February 19, 2018: Tropical Medicine & International Health: TM & IH
Rachel S Bergmans, Mari Palta, Stephanie A Robert, Lawrence M Berger, Deborah B Ehrenthal, Kristen M Malecki
BACKGROUND: Evidence suggests both that chronic inflammation mediates the association of food insecurity with adverse health outcomes and that diet may be a significant source of inflammation among food insecure individuals. OBJECTIVE: To examine whether food security status is associated with dietary inflammatory potential. DESIGN AND PARTICIPANTS: Cross-sectional data came from the National Health and Nutrition Examination Survey (NHANES), cycles 2007 to 2014 (n=10,630)...
February 13, 2018: Journal of the Academy of Nutrition and Dietetics
David G Weissman, Rand D Conger, Richard W Robins, Paul D Hastings, Amanda E Guyer
Experiencing poverty during childhood and adolescence may affect brain function. However, income is dynamic, and studies have not addressed whether income change relates to brain function. In the present study, we investigated whether intrinsic functional connectivity of default mode network (DMN) regions was influenced by mean family income and family income change. Parents of 68 Mexican-origin adolescents (35 females) reported family income annually when adolescents were 10-16 years old. Intercept and slope of income at each of these ages were calculated for each participant...
January 30, 2018: Developmental Cognitive Neuroscience
Rina Pradhan, Karen Wynter, Jane Fisher
Pregnancy-related morbidity and mortality are much more prevalent among adolescents than adults, particularly in low-income settings. Little is known about risk factors for pregnancy among adolescents in Nepal, but setting-specific evidence is needed to inform interventions. This study aimed to describe the prevalence, and identify factors associated with pregnancy among adolescents in Nepal between 2001 and 2011. Secondary analyses of Nepal Demographic Health Surveys (NDHS) data from 2001, 2006, and 2011 were completed...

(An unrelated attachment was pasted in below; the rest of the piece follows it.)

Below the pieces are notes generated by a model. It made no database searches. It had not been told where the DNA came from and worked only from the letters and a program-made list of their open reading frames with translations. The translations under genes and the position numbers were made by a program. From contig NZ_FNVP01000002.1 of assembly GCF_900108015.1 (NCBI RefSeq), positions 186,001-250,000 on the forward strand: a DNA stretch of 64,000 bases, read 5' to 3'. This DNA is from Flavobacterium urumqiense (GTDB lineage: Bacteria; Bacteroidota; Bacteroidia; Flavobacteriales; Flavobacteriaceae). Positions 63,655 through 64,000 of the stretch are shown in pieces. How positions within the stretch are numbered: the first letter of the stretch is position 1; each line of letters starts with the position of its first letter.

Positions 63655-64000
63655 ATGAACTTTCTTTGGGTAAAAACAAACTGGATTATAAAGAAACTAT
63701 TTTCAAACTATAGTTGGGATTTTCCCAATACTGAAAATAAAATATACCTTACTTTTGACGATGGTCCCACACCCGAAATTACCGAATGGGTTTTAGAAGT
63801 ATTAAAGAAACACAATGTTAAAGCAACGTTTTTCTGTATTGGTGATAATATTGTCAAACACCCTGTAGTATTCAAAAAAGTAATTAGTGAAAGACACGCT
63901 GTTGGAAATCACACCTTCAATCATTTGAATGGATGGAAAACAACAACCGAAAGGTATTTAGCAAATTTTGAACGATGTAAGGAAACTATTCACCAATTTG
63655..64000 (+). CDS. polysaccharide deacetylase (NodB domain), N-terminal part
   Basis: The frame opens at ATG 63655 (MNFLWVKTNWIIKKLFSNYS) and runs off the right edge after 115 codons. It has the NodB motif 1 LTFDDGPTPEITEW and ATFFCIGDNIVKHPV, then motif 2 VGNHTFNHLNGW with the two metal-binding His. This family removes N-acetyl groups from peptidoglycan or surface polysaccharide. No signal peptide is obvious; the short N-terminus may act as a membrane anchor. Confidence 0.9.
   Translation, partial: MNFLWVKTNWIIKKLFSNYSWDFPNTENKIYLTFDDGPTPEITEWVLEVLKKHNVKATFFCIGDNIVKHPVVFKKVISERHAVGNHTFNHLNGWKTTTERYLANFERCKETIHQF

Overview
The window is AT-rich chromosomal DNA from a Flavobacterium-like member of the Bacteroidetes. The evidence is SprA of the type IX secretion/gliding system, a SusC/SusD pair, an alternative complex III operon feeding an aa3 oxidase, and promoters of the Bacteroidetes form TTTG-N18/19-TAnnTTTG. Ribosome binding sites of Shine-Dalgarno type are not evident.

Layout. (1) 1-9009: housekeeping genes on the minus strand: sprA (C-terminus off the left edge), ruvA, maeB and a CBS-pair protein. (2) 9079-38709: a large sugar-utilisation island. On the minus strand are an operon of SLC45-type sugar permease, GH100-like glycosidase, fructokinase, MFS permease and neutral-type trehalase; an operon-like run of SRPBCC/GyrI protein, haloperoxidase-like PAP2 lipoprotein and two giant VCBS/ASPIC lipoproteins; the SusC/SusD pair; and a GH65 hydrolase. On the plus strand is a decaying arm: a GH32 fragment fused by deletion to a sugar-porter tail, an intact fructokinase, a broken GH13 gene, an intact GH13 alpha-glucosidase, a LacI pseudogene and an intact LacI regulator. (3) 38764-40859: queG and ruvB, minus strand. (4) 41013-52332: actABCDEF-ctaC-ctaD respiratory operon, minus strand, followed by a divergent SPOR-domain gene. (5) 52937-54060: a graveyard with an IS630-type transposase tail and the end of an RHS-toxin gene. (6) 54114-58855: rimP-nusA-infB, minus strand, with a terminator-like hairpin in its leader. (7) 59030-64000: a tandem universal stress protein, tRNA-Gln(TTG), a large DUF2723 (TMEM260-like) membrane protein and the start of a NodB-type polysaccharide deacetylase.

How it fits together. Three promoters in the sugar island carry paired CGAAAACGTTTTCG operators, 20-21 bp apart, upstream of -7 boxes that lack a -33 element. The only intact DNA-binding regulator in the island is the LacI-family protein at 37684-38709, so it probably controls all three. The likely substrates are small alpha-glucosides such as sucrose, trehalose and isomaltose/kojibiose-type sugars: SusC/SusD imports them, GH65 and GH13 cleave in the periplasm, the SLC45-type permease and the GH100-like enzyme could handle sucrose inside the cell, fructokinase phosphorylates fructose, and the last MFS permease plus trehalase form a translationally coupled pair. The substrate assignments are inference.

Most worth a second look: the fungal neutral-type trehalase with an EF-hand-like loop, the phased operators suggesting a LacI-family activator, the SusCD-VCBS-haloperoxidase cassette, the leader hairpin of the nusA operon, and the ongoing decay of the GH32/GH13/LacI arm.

January 30, 2018: International Journal of Environmental Research and Public Health
Antonio Rizzoli-Córdoba, Laura Ibernia Vargas-Carrillo, Jorge Rodrigo Vásquez-Ríos, Hortensia Reyes-Morales, Miguel Ángel Villasís-Keever, Gabriel O'Shea-Cuevas, Daniel Aceves-Villagrán, Onofre Muñoz-Hernández, José Alberto García-Aranda
BACKGROUND: Early education program (EEP) was created to support parents with 1 to 3 year olds living in poverty situation in Mexico, and includes education and child daycare for 8h five days per week. The objective of this study was to evaluate the association between length of stay in EEP and the level of development in children. METHODS: Cross sectional, population-based study conducted in two Mexican states. All children aged between 12 to 48 months enrolled in EEP from November 2014 to January 2015 were included...
March 2017: Boletín Médico del Hospital Infantil de México
Josh Seim, Melody J Glenn, Joshua English, Karl Sporer
BACKGROUND: Are 9-1-1 ambulances relatively late to poorer neighborhoods? Studies suggesting so often rely on weak measures of neighborhood (e.g., postal zip code), limit the analysis to particular ambulance encounters (e.g., cardiac arrest responses), and do little to account for variations in dispatch priority or intervention severity. METHODS: We merged EMS ambulance contact records in a single California county (n = 87,554) with tract-level data from the American Community Survey (n = 300)...
January 30, 2018: Prehospital Emergency Care